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Why China Won’t Help Russia Around Sanctions

Why China Won’t Help Russia Around Sanctions

Wednesday, 9 March, 2022 - 05:15

China is the wild card. President Xi Jinping has vowed that the friendship between China and Russia has “no limits,” and he certainly has the tools to help soften the blow of unprecedented sanctions imposed by the US and European Union on Vladimir Putin’s wartime economy.

Beijing could buy some of Russia’s $130 billion horde of gold held by the Russian central bank and pay for it in US dollars. It could reactivate a currency swap line, which was established after Russia’s annexation of Crimea in 2014, and serve as the lender of the last resort. It could also step up trade with Russia, buying more oil, natural gas, wheat and fertilizers. Even better, China could buy stakes in Russian energy and commodities companies — although such deliberations are at an early stage, according to Bloomberg News. Plus, China has a long history of working around US sanctions. In the past, it has used small, systemically unimportant banks to do business with Iran.

But provoking leaders of its two dominant markets is the last thing China needs right now. With its property industry slumping and small businesses suffocating from a strict zero Covid policy, resilient international sales are perhaps the economy’s saving grace. China doesn’t want to alienate the US and the European Union, which together account for about 35% of its exports, especially if it still aims to reach its ambitious 5.5% growth target. The math won’t work.

Real estate, which represents about a quarter of the economy, has extended its nosedive into a second year. Last month, home sales of the largest 100 developers slumped 47.2% from a year ago, more than January’s 39.6% decline. New construction starts were down 33% in December, the latest data available. A 1 percentage point decline in real-estate investment will reduce China’s GDP growth by 0.13 percentage points, even as policy makers step up counter-cyclical support, estimates Bloomberg Economics’ David Qu.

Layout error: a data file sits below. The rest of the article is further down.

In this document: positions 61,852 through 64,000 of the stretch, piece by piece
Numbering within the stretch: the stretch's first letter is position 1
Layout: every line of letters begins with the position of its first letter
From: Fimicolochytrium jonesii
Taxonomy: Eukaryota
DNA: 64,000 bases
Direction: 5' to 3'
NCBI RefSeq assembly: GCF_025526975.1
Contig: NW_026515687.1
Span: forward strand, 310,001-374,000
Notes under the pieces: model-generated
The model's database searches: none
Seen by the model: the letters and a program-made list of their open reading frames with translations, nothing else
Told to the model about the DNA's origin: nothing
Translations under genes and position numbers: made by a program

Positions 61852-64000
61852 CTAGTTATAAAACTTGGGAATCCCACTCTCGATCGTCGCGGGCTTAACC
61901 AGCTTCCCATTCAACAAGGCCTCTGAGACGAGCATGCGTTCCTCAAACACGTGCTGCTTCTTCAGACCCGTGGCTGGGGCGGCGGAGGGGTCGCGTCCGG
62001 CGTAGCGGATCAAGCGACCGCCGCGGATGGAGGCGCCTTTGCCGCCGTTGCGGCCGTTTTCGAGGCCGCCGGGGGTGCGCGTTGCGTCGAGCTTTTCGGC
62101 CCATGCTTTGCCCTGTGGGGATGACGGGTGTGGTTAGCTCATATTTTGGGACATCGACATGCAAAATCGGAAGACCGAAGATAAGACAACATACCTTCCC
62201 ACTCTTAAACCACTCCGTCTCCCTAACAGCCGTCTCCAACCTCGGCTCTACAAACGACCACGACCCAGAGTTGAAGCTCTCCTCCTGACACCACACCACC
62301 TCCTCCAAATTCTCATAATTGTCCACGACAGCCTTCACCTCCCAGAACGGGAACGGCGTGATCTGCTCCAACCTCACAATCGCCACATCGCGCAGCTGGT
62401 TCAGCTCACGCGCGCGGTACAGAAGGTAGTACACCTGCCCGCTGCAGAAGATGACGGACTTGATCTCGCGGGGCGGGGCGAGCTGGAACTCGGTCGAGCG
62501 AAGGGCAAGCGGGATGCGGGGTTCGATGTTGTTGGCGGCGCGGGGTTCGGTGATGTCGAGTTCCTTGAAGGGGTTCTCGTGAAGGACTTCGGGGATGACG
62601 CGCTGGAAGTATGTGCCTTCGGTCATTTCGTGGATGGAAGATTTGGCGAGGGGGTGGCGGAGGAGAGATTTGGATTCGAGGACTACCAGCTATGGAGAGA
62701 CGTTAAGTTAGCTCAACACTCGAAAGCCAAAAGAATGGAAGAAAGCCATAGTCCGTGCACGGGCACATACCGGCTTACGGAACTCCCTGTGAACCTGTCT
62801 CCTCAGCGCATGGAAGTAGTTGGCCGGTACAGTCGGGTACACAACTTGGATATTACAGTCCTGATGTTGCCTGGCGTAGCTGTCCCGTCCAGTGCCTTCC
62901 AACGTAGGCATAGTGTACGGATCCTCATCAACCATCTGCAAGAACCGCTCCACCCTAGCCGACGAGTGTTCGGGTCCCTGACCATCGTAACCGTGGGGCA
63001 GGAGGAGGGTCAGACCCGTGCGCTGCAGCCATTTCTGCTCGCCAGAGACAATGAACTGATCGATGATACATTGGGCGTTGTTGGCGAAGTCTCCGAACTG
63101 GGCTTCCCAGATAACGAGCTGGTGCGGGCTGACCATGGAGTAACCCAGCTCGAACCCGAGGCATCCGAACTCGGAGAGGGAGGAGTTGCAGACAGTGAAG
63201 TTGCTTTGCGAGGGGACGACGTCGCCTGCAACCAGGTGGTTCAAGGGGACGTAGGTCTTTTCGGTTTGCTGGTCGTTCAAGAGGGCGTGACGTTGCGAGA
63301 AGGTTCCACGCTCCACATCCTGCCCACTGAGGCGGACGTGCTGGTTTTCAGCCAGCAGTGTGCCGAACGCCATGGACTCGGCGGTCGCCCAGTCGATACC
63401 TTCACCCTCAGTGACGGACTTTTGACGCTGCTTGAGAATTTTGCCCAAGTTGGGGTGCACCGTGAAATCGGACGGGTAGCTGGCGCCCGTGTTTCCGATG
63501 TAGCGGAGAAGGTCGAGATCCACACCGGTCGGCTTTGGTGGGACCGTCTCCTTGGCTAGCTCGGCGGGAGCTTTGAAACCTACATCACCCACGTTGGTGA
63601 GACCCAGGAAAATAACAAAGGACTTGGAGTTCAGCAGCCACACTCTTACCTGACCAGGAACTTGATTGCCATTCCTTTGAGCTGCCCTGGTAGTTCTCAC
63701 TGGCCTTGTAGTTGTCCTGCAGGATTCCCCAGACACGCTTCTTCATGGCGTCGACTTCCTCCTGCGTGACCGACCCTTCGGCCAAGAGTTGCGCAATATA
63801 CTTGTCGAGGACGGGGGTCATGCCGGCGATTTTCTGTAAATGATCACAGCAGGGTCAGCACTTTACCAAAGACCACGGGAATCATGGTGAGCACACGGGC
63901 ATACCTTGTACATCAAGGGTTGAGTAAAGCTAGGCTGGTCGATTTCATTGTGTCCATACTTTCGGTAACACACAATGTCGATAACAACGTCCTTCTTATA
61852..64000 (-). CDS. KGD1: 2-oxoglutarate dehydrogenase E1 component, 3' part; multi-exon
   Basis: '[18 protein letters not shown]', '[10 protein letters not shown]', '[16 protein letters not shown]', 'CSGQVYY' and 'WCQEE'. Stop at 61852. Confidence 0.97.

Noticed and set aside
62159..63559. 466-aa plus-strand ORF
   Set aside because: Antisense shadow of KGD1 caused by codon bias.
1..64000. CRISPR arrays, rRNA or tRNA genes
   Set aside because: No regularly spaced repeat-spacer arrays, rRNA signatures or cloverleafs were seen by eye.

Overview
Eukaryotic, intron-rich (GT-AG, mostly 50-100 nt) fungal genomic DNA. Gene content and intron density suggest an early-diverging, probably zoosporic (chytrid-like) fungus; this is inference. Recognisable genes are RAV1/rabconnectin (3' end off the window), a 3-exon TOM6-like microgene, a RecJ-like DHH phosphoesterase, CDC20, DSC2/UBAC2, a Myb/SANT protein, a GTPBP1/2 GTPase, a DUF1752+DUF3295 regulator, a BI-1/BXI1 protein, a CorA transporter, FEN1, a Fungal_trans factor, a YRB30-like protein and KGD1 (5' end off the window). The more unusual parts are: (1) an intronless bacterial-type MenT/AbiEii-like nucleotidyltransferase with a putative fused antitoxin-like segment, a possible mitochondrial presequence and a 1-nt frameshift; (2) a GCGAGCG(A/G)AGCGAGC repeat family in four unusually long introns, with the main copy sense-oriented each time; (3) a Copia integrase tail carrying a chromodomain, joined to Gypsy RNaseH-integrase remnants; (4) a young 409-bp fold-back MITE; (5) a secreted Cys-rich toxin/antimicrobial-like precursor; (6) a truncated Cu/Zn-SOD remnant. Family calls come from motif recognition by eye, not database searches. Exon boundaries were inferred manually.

As the National People’s Congress convenes this week, Premier Li Keqiang took pains to lay out in his annual work report the steps the government is taking to help businesses. This year, tax cuts and rebates, which prioritize small and medium enterprises and manufacturers, will amount to 2.5 trillion yuan ($400 billion), more than doubling last year’s cuts.

The largesse reflects the government’s own nod that its zero tolerance to Covid is hurting private enterprises. Retail sales growth was practically flat in December, while catering services, dominated by small business, fell from a year ago, according to the latest data. A recent survey of small businesses showed that average sales were at only 30.6% of the pre-pandemic level, and their cash pile could run out in less than three months if there was no incoming revenue. As China confronts its worst outbreak since the early days of the pandemic, the road to economic recovery remains long and winding.

Meanwhile, China is churning out a record 10.8 million university graduates this year, and they’ll need jobs. But crackdowns last year on Big Tech and real estate cut off prized career paths. New job postings in the real estate sector fell 29% from a year ago, while roughly half of those working for internet companies said their employers have been laying off staff, according to a survey by Zhaopin, an online job recruiter. The government is keeping its urban unemployment target of no more than 5.5% unchanged this year.

What’s left is exports. During the pandemic, China benefited tremendously from the world’s demand for masks, medical supplies and work-from-home equipment, such as computers and keyboards. In December, exports soared to a record high of $340 billion. Would China risk turning off the US and Europe to give Putin a hand?

Granted, Xi’s friendship with Putin may be genuine — they share the world view that expanding Western influence and the US are their top mutual antagonists. But putting that view into practice on behalf of an ally who invaded its neighbor risks undermining Xi’s top priority: stability, a key phrase emphasized at this week’s Congress meetings.

Starting a war that sends the price of oil soaring above $125 a barrel does not promote stability. By attacking Ukraine, Russia is piling a potential energy crisis onto a friend that is still trying to defuse a financial time bomb started by its ambitious and distressed property builders. No matter how “rock solid” Beijing claims the relationship to be, China isn’t likely to come to Putin’s aid.


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